and, in a sense, a star was born, the star of what became known then as
The Oprah Winfrey Show. When the show went national in 1986, 32-year-
old Oprah celebrated Thanksgiving with Vernon and Zelma Winfrey; the
three of them took a triumphal trip back to Mississippi, where they revis-
ited family and friends and old haunts from Oprah’s childhood. Her
grandmother’s house is now gone, but the street alongside the property is
known as “Oprah Winfrey Road.” In Kosciusko Oprah’s celebrity is as
great or perhaps greater than in other parts of the country. Nashville,
somewhat later, also paid tribute to Oprah—and her father’s role in her
life—by naming the street on which Vernon Winfrey’s Beauty and Barber
shop is located “Vernon Winfrey Avenue.”
    Only a year after that vacation, in 1987, Oprah was awarded an Emmy
for daytime television, the first of the more than 30 that would follow over
the years until at last she was given a lifetime award.
    The syndication of her show was the most significant step to stardom,
because it made her a national and soon thereafter an international fig-
ure. Renaming the program as The Oprah Winfrey Show was the act of the
King Brothers Corporation, a company owned by two very well-known
distributors who had purchased the show in September 1986. They soon
saw to it that the program was on 137 stations nationwide. Roger, known
as a so-called high flyer and big spender, and by far the more daring and
flamboyant of the brothers, predicated accurately that syndication would
make Oprah rich. However, Oprah, herself has said that the phenomenal
success of the program came about from its being on the air at the same
time throughout the country, and although the program is shown during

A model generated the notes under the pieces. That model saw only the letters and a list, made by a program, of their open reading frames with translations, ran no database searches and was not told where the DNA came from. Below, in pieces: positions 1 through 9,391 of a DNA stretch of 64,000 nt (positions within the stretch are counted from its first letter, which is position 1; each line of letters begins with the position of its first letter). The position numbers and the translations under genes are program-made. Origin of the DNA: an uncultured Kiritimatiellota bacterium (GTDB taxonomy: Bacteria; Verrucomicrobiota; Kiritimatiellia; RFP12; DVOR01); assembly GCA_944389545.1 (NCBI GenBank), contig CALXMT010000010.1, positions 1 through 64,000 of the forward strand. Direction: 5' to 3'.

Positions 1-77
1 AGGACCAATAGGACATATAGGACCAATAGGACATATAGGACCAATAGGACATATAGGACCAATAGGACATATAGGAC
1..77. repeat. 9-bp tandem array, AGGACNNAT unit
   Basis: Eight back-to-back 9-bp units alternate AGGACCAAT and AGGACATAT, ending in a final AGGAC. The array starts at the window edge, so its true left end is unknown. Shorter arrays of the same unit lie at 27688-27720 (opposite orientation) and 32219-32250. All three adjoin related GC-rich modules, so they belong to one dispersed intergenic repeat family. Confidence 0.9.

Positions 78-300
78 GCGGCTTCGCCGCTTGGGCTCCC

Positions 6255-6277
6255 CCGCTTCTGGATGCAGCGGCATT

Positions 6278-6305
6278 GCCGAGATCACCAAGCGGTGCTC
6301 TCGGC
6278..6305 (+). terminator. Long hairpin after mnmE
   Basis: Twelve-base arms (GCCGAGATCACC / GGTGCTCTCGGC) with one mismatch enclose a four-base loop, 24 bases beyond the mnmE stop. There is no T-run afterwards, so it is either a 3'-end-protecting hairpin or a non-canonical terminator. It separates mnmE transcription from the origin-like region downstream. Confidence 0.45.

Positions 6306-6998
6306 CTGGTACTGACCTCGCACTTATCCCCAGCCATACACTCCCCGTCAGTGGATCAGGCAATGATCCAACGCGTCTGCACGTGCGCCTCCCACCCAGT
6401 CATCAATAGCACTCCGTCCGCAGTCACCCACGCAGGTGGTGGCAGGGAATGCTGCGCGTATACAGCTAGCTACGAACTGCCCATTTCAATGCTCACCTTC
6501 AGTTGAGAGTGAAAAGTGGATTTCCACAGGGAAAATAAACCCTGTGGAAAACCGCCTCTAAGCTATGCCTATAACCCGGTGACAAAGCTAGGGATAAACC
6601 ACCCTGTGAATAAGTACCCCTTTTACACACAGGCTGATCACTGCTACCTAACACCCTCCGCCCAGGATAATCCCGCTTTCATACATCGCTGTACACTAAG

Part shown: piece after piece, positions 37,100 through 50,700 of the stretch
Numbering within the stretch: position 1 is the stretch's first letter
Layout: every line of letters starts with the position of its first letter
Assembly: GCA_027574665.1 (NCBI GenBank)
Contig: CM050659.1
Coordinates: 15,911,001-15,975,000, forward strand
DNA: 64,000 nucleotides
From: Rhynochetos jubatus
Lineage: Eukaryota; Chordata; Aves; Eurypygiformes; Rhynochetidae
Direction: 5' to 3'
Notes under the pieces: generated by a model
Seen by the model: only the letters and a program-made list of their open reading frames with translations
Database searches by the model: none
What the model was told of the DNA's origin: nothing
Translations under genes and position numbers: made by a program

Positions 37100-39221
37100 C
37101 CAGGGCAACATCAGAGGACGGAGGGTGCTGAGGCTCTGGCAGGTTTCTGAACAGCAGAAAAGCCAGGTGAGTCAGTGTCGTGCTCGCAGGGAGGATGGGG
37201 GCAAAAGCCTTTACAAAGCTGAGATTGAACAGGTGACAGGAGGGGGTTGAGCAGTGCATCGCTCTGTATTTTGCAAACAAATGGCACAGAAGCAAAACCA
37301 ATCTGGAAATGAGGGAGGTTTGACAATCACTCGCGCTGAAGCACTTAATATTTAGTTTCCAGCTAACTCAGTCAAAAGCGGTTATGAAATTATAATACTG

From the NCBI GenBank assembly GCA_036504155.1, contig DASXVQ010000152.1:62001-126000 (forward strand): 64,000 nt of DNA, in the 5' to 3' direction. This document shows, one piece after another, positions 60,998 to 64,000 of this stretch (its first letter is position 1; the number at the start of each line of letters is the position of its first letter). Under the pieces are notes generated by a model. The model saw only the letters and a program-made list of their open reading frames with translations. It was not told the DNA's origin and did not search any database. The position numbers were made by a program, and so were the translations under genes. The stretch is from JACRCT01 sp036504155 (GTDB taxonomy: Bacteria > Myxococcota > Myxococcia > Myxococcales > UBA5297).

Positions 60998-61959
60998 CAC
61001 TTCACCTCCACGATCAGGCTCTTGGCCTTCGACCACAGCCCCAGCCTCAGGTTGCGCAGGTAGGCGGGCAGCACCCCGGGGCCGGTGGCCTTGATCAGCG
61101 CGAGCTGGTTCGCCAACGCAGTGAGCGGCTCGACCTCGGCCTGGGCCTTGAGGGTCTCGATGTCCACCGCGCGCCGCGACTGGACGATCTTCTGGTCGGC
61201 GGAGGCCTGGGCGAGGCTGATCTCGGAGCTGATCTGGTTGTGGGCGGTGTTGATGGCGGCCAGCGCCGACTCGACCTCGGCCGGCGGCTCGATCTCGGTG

36                         OPRAH WINF REY

the daylight hours, she considers it to be, as do some critics, a prime-time
   Always giving credit to the Kings for the major role they’ve played in
her career, she has said that without them she wouldn’t have achieved her
enormous following. Over the years the Kings have remained the sole dis-
tributors of her show, although Oprah owns and controls it through her
company. Even after the CBS Corporation in 1999 bought the television
syndicate company, King World Productions, for $2.5 billion, King World
continues to hold the right to sell shows to rival networks. Oprah’s show
continues to bring in large sums of money; estimates of the number of
weekly watchers for Oprah’s show have varied greatly, ranging from 15
million to more than twice that number. The total depends on whether
the count is limited to the United States or includes some or all of the for-
eign viewers. By the end of the twentieth century Oprah’s show earned
approximately 40 percent of the revenues of King World, a company of
which she now is a major stockholder.
   Frequently referred to as “the boys,” the King Brothers, Roger and
Michael, are white, middle-aged men, part of a family of six brothers who